WordReference Random House Learner's Dictionary of American English © 2017
sub•junc•tive /səbˈdʒʌŋktɪv/USA pronunciation   adj. 
  1. Grammarof or being a grammatical mood typically used for subjective, doubtful, hypothetical (contrary to fact), or grammatically subordinate statements or questions, as the mood of be in if I were a rich man. Compare imperative (def. 2),indicative (def. 2).

n. [countable]
  1. Grammarthe subjunctive mood.
  2. Grammara verb form in the subjunctive mood.
See -junc-.
WordReference Random House Unabridged Dictionary of American English © 2017
sub•junc•tive  (səb jungktiv),USA pronunciation [Gram.]
  1. Grammar(in English and certain other languages) noting or pertaining to a mood or mode of the verb that may be used for subjective, doubtful, hypothetical, or grammatically subordinate statements or questions, as the mood of be in if this be treason. Cf.  imperative (def. 3), indicative (def. 2).

  1. Grammarthe subjunctive mood or mode.
  2. Grammara verb in the subjunctive mood or form.
sub•junctive•ly, adv. 
  • Late Latin subjunctīvus, equivalent. to subjunct(us) (past participle of subjungere to subjoin, equivalent. to sub- sub- + jung(ere) to join + -tus past participle suffix) + -īvus -ive
  • 1520–30
    The subjunctive mood of the verb, once used extensively in English, has largely disappeared today. The subjunctive survives, though by no means consistently, in sentences with conditional clauses contrary to fact and in subordinate clauses after verbs like wish: If the house were nearer to the road, we would hear more traffic noise. I wish I were in Florida. The subjunctive also occurs in subordinate that clauses after a main clause expressing recommendation, resolution, demand, etc.:We ask that each tenant take(not takes) responsibility for keeping the front door locked. It is important that only fresh spinach be (not is) used. The subjunctive occurs too in some established or idiomatic expressions:So be it. Heaven help us. God rest ye merry, gentlemen. Werein the phrase as it were, meaning "in a way,'' is a subjunctive:His apology, as it were, sounded more like an insult.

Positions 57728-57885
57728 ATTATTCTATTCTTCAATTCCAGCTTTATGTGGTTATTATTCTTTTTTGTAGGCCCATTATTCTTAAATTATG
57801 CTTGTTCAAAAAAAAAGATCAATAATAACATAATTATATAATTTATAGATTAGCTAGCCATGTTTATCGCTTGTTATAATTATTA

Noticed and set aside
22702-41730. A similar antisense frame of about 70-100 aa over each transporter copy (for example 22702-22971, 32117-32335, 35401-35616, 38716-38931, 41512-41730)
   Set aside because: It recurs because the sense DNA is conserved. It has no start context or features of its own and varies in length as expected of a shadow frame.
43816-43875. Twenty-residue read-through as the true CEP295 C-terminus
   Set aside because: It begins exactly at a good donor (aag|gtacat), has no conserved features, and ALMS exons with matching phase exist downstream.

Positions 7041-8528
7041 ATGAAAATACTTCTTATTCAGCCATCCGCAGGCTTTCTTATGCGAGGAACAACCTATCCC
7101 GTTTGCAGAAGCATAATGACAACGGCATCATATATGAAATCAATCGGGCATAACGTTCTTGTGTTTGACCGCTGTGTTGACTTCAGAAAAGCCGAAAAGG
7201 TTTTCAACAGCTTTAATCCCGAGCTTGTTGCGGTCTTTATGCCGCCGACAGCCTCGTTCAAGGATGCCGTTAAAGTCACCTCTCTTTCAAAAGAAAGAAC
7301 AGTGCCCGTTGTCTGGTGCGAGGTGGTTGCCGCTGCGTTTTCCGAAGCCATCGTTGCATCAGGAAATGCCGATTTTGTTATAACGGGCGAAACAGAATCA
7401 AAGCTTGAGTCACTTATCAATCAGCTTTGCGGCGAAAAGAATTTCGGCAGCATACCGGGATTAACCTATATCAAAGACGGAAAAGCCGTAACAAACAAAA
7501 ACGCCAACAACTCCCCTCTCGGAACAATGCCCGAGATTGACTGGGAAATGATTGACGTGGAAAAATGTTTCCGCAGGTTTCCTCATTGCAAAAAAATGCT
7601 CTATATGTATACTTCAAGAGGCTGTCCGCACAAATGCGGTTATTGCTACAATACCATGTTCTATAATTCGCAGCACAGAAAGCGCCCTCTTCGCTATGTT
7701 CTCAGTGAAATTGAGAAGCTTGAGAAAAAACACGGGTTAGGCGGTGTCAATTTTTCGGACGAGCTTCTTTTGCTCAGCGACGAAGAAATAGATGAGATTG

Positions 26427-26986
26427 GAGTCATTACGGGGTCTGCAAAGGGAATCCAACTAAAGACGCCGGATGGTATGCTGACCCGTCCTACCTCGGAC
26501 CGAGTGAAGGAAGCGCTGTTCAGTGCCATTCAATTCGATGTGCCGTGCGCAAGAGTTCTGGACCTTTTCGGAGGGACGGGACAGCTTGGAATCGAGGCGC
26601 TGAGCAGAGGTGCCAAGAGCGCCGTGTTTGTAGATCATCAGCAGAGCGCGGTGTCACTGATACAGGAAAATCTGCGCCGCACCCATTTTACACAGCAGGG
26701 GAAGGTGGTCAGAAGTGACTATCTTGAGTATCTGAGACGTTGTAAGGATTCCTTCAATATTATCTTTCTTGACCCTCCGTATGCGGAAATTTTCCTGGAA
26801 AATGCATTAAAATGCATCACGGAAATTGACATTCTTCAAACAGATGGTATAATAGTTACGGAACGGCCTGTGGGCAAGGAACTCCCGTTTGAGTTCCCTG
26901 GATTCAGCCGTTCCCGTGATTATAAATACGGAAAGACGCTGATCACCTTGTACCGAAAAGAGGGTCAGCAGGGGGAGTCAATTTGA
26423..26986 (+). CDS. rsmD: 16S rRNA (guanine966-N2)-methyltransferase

Collins Concise English Dictionary © HarperCollins Publishers::

subjunctive /səbˈdʒʌŋktɪv/ adj
  1. denoting a mood of verbs used when the content of the clause is being doubted, supposed, feared true, etc, rather than being asserted. The rules for its use and the range of meanings it may possess vary considerably from language to language. In the following sentence, were is in the subjunctive: I'd think very seriously about that if I were you
    Compare indicative
  1. the subjunctive mood
  2. a verb in this mood
Etymology: 16th Century: via Late Latin subjunctīvus, from Latin subjungere to subjoin

subˈjunctively adv

'subjunctive' also found in these entries:

Word of the day: clever | creep


Report an inappropriate ad.
Become a WordReference Supporter to view the site ad-free.